While it is true that the likelihood of getting skin cancer, and we’re talking the most deadly kind, melanoma here, was mostly quantified by correlating it with people who were fair skinned and were exposed to too many UV rays in their lifetimes, there are also now strong indicators that melanoma is definitely much more likely the more you find it in one’s lineage, or their genetic family tree. For example, if you have relatives, especially the closer to your bloodline, you may be several times more likely to develop melanoma skin cancer than someone who does not have skin cancer in their family at all.
This doesn’t come as a huge surprise, as the further that cancer is being researched, the more genetic links are being found to indicate it’s likelihood of occurring in people who were further down the family tree. Breast cancer, lung cancer, even prostate cancer, are now thought to have serious links to inheritance, or genetic predisposition toward the particular cell mutations that occur when these cancers are spawned in the body.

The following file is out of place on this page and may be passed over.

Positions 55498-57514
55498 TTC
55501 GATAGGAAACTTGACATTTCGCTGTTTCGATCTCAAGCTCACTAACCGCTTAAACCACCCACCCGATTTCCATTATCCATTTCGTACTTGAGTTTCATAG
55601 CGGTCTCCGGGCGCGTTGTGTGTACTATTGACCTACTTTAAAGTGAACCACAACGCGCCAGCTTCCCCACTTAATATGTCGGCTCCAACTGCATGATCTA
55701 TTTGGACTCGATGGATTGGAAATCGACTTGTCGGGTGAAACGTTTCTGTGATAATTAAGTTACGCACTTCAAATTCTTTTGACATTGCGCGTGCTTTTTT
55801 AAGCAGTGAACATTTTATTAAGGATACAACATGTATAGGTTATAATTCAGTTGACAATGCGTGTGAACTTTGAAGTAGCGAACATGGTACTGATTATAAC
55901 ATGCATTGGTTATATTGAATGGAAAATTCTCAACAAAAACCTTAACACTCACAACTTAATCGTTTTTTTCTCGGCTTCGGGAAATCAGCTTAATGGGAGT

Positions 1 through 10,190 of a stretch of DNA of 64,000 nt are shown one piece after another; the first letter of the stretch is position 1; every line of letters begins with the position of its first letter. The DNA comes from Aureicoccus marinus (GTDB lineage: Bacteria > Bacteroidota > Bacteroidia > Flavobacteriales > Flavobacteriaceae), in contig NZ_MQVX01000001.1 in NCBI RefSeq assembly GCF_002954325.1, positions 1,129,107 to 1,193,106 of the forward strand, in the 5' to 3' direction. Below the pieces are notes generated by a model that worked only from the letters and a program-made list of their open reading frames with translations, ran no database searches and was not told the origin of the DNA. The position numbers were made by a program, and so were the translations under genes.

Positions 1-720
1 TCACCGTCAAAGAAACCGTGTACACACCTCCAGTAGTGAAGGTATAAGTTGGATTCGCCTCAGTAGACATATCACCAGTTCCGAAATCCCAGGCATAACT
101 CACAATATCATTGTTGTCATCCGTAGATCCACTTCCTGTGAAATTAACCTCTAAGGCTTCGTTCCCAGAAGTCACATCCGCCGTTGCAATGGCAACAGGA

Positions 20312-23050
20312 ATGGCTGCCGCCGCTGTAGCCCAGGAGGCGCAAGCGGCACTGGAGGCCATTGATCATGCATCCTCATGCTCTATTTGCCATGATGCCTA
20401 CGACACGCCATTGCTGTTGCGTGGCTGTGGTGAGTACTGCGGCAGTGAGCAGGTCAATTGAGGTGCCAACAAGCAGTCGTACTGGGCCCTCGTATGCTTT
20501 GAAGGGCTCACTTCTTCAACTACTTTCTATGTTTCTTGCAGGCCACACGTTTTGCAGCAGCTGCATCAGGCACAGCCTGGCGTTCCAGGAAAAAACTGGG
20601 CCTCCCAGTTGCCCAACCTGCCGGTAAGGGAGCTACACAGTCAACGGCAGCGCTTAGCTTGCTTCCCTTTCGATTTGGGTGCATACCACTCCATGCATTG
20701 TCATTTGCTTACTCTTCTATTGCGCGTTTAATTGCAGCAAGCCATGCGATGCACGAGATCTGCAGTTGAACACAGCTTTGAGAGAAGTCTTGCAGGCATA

The studies that were done on this looked at a few things. They found that if you have a sibling with non melanoma skin cancers your risk is likely increased, and it also found something curious, that identical twins, where one twin had melanoma skin cancer, the other twin was way more likely to get some form of skin cancer, however, in fraternal twins this likelihood did not hold true.
The findings suggested that the likelihood of skin cancer could be somewhat foretold by looking at genes in a person, but not totally, because it also depended on the interaction of those genes. The fraternal twins were at higher risk, but not nearly the ridiculously high risk that identical twins were where one had it already, so this shows that the way the genes actually behave in the body has something to do with it as well.